"Do give me my way in this," he said to her coaxingly. "If you knew how I love this dear old cottage! It was in this room I first saw you, dearest. You were standing by that window, in the sunshine, when the vicar brought me to see the place, and you turned round with such a beaming smile on your face. I think I loved you then. I could not be so happy anywhere else." And Elizabeth had reluctantly yielded her opinion.
But the humble cottage rooms had been beautified and transformed by hers and Dinah's thoughtful care for the invalid, and one comfort after another had found their way from the Wood House. The very couch that Dinah had used in her illness, with its soft silk cushions and eider-down foot-quilt, the gold and black screen from the inner drawing-room, and a favourite easy-chair that David had often praised, were all at the White Cottage, Nor was Mr. Charrington behindhand in his attentions. His housekeeper, Mrs. Finch, always prepared the invalid's dainty little dinners: the excellent beef-tea and soups, the jellies, rusks, and delicate puddings, were all Mrs. Finch's handiwork. Mrs. Pratt's cookery was not to be depended on, and though she pretended to grumble at other folks' interference, she was only too glad to be saved trouble.
It may be doubted whether David Carlyon really realized his own serious condition until the physician's opinion had been made known to him. "Advanced phthisis," he muttered thoughtfully. But when Dr. Broderick proceeded to recommend Mentone or some southern health resort for the winter, he had turned upon him almost abruptly.
"I suppose Davos Platz would not cure me?" he asked. Then, as the doctor hesitated with the natural dislike to give pain, David continued bluntly—
"It would be the truest kindness on your part, Dr. Broderick, to tell me the truth. If I take your advice and go to one of these places, may I expect to get well in time?"
"I am afraid not, Mr. Carlyon," returned the physician reluctantly. "It would be wrong of me to let you go away with this idea. You have consulted me too late—the disease is too far advanced. But it is my duty to tell you that life would certainly be prolonged in a warmer climate."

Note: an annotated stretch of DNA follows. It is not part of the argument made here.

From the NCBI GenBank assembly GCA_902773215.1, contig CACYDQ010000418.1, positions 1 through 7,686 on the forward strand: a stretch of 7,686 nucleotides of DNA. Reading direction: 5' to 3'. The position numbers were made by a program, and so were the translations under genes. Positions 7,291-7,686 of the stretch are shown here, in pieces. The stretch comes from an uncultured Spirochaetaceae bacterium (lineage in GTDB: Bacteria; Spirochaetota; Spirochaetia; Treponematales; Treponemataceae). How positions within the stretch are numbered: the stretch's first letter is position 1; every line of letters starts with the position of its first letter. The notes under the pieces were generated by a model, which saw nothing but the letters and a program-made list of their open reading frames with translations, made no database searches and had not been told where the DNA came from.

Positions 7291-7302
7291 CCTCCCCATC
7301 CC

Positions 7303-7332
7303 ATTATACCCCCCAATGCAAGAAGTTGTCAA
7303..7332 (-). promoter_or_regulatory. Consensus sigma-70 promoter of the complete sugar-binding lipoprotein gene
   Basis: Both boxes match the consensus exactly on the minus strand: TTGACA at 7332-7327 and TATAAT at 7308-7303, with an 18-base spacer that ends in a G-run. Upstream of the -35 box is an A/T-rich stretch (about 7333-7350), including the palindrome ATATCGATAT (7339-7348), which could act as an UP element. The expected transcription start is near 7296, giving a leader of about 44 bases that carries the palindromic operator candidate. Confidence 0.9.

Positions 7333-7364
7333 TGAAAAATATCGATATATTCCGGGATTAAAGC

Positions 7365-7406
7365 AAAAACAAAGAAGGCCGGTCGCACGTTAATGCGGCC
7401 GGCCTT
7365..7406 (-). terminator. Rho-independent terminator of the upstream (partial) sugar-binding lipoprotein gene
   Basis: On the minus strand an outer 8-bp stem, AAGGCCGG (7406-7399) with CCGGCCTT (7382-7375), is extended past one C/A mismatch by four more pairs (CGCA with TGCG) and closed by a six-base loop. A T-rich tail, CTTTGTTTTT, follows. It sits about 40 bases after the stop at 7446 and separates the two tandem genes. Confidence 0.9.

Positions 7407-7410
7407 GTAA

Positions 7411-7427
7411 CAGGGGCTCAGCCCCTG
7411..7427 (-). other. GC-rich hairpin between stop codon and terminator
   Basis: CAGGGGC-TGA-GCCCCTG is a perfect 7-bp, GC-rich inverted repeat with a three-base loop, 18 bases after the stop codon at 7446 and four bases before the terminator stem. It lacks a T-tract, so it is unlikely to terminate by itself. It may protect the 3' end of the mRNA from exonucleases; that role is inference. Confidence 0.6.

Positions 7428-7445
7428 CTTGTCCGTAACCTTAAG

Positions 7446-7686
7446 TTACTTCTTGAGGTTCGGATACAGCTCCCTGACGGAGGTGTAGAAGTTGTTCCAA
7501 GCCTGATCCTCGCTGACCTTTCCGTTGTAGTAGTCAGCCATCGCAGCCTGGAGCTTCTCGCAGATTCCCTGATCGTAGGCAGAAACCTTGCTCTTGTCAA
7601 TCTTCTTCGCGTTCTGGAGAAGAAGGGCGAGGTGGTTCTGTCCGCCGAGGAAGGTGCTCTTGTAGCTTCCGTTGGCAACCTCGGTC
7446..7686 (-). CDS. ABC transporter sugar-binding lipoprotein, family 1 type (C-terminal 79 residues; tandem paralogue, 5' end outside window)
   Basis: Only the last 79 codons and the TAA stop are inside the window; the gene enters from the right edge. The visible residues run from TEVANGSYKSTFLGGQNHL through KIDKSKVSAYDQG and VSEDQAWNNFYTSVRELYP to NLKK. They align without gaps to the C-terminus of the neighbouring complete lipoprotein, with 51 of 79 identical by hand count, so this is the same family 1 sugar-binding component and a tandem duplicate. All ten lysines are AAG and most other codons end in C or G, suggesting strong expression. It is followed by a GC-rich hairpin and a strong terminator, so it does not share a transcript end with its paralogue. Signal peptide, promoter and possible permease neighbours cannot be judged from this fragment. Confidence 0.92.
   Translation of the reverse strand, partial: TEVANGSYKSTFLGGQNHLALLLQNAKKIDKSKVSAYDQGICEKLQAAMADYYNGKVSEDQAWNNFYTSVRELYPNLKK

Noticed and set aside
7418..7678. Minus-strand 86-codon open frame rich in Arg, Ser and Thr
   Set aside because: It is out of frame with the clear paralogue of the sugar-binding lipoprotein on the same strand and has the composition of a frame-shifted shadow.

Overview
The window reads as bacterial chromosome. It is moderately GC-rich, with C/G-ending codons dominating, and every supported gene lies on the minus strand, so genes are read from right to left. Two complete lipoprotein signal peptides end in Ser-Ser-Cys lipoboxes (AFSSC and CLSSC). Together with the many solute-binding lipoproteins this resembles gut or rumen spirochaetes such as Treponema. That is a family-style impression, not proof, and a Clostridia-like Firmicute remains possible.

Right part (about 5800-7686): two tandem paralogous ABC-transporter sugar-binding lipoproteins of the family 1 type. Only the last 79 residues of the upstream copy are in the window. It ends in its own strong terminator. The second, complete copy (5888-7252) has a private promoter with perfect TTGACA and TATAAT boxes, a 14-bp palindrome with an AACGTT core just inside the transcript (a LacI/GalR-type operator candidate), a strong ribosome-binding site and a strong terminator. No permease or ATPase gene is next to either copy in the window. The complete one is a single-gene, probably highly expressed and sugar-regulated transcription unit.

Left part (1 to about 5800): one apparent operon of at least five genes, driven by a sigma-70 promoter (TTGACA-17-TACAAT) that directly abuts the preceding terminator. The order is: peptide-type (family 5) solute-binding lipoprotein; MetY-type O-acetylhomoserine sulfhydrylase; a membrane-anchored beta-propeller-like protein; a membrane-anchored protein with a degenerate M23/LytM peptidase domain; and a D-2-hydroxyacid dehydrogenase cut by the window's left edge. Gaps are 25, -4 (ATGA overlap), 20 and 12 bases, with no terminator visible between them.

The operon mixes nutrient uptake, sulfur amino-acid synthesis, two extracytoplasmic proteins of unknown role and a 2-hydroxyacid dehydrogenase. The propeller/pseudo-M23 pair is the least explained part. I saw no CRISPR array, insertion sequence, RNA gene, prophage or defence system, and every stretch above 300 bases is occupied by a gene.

"There, David," and the Rev Rupert Carlyon looked pleadingly at his son.
"Wait a moment, father," returned David firmly; "I have not quite finished my questions. Let us understand each other, doctor. If I go away, you tell me my life will be prolonged—do you mean for years?" Dr. Broderick shook his head.
"Oh, I see"—but David tried not to look at his father's pinched, white face—"you mean months probably?"
"Yes—yes," returned the doctor hurriedly; "with care, and under favourable circumstances, there might be no further breakdown for another year; but"—with a keen look at his patient—"I will not undertake to promise this."
"I quite understand," returned David quietly. "Dr. Broderick, I am sorry, but I cannot take your prescription. They sent my mother to Davos Platz—there seemed hope for her—and she died away from us all; and one of my sisters died at Mentone too. But I do not intend to follow their example;" and then he had risen from his chair and put an end to the interview.
Nothing would induce him to go abroad. Even when Elizabeth promised that she and Dinah would go too, his resolution to remain in England had been unshaken.
"Why should I let them sacrifice themselves for me?" he said to his father. "Am I not bringing trouble enough on Elizabeth? Why did I ever speak to her? I was mad to let her engage herself to me—I might have known how it would be!" And that day David's despondency was very great.
But at other times he made heroic efforts to hide his deep inward sadness from Elizabeth. He was so young, and the love of life was so strong within him, and the thought of disease and death so terrible. Sometimes in the dark hours of the winter's night, when his racking cough would not let him sleep, he wrestled with his despair as Christian wrestled with Apollyon.
"A soldier who refuses wounds and death," he would say to himself—"a minister of Christ who fears to tread in his Master's footsteps, what is he but a coward and deserter—and I am both!"
And then the torrent of his human passion would sweep over his soul—his love for Elizabeth, the knowledge that but for this hereditary malady he would have had the blessed certainty of calling her wife!
What a noble life they two would have lived! What plans of unselfishness they had formed! How the treasures of their happiness would have overflowed and fertilised other and more barren lives! And now not life but death claimed him!